Here we present the ‘Abstract‘ of the corresponding paper by Marco Peresani, Cesare Ravazzi, Roberta Pini, Davide Margaritora, Arianna Cocilova, Davide Delpiano, Stefano Bertola, Lorenzo Castellano, Fabio Fogliazza, Gabriele Martino, Cristiano Nicosia, Patrick Simon.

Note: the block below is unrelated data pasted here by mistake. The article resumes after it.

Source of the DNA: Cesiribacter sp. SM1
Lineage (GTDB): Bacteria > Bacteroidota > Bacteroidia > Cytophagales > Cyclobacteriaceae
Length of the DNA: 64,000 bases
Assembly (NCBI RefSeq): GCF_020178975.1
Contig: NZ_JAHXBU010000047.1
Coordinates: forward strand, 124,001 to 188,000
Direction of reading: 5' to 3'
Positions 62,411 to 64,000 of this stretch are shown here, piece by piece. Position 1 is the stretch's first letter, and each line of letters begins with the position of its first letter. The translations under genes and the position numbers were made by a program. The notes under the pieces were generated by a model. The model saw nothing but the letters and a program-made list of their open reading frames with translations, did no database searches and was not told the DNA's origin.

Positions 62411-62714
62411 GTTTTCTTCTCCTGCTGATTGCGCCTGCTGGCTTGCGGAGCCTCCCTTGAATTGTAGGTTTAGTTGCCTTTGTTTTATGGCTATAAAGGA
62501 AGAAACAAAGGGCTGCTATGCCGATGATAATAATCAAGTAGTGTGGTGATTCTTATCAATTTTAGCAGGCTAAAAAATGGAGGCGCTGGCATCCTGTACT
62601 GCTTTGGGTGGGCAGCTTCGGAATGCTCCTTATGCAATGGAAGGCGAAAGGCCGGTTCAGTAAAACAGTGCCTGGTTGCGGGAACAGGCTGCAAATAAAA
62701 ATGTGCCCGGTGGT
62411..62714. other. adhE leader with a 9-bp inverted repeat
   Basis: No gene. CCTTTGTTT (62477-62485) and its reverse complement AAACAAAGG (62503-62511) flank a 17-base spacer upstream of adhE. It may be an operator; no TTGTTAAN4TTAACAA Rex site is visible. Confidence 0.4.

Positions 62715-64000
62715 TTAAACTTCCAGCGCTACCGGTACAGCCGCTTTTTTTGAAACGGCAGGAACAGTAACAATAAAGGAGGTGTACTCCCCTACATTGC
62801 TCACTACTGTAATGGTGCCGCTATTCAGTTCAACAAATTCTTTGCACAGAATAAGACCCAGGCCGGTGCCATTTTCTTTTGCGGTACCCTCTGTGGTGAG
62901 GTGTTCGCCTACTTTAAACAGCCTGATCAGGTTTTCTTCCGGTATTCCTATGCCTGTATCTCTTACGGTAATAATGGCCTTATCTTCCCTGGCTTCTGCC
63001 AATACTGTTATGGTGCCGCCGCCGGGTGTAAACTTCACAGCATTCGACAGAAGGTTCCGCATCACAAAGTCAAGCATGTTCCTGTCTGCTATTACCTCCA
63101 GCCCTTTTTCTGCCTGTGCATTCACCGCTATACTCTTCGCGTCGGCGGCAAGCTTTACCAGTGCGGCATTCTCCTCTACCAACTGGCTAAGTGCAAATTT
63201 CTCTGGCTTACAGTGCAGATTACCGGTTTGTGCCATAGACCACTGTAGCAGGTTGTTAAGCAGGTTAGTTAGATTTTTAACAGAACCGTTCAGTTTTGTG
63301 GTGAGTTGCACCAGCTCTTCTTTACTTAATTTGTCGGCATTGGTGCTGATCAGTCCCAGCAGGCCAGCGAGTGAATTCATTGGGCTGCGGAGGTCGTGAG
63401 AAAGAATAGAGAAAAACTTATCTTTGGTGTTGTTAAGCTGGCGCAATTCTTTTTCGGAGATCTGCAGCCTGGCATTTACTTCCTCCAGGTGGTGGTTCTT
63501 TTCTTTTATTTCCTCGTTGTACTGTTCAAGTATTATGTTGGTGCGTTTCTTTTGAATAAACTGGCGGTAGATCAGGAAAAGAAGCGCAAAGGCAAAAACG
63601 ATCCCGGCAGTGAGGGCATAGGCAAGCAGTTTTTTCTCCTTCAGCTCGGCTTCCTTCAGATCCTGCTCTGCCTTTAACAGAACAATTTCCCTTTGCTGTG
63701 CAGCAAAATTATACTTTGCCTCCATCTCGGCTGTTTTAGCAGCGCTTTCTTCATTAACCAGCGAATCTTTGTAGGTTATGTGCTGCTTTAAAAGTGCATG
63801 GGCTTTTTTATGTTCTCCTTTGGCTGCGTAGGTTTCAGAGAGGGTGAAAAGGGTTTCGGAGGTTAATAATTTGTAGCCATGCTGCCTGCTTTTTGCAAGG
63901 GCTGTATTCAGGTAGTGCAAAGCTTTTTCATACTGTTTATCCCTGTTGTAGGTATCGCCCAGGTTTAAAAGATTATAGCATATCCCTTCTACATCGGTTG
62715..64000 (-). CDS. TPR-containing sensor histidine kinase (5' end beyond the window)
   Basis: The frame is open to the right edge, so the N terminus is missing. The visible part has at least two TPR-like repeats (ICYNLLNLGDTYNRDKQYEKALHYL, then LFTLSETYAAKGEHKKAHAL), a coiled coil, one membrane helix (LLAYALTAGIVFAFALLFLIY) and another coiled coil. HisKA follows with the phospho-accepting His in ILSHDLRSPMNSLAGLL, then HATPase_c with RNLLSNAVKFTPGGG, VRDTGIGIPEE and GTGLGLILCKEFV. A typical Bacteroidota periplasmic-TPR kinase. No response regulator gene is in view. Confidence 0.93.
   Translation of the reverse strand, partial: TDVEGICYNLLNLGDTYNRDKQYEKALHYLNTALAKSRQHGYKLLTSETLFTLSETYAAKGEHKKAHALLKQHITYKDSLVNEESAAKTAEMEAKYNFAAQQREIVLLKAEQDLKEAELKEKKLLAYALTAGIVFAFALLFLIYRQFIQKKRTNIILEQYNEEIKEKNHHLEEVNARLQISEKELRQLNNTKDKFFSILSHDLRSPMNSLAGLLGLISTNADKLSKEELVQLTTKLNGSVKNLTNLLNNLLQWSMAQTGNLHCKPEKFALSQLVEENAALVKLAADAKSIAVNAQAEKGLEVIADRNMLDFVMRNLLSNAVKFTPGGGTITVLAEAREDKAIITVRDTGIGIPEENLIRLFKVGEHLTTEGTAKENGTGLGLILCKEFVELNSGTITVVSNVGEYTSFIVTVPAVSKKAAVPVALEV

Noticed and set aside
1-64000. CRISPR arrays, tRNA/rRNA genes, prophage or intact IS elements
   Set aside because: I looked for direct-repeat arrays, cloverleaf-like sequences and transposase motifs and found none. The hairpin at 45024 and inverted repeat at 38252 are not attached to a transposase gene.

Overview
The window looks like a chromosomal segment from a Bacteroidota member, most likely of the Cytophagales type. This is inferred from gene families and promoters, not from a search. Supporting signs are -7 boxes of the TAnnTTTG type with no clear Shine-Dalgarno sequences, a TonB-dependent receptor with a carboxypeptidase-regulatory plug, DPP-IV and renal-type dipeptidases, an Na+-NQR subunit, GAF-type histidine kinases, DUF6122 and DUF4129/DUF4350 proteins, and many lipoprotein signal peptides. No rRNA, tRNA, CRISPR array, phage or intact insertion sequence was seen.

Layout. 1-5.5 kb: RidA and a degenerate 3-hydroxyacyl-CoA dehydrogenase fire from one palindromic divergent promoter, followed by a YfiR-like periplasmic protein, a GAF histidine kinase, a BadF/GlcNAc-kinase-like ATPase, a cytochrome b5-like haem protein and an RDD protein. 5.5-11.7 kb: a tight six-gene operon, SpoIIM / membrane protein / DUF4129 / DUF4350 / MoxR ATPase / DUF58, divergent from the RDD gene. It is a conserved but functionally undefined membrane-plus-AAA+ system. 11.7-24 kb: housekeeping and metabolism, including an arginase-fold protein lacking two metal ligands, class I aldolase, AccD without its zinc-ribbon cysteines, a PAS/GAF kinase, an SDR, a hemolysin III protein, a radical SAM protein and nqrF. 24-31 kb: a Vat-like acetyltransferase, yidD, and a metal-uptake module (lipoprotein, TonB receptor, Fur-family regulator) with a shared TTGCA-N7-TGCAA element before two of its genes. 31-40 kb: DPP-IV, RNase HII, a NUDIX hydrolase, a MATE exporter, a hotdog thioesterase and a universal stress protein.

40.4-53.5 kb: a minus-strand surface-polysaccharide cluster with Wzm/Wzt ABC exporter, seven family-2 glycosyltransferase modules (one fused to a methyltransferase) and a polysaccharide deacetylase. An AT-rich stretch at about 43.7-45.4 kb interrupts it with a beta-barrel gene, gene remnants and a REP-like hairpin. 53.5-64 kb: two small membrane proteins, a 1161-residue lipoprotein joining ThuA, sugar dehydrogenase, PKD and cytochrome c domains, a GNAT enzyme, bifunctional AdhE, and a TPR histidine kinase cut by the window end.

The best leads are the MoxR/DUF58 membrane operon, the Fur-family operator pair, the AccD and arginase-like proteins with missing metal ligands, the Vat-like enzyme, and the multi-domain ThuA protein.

The Gravettian settlements of Europe are considered as an expression of human adaptation to harsh climates. In Southern Europe, however, favorable vegetation-climate conditions supported hunters-gatherer subsistence and the maintenance of their large-scale networks. This was also the case of the North-Adriatic plain and the Apennine mountain ridge in Italy. Traditionally considered lacking evidence, the northern part of the Apennine ridge has recently yielded the Early Gravet-tian site of Piovesello, located at 870 m a.s.l. Survey and excavation revealed lithic artifacts in primary position embeddedin loamy sediments. Radiocarbon dating, anthracological and extended palynological and microcharcoal analyses havebeen integrated to reconstruct the palaeoecological context of this camp which was probably positioned above the timber-line in an arid rocky landscape, bounding the fronts of local glaciers close to their maximum expansion at the time of Greenland Stadial (GS) 5 (32.04 – 28.9 ka cal BP). Human activity left ephemeral traces represented by lithic artefacts,charcoal, and the introduction of radiolarites from sources in proximity to the site and of chert from very far western sour-ces. Evidence from Piovesello contributes to the reconstruction of human and vegetation ecology during Late Pleistoceneglaciations and also provides hints for the historical biogeography of petrophytic plants and their orographic relics in the northern Apennine.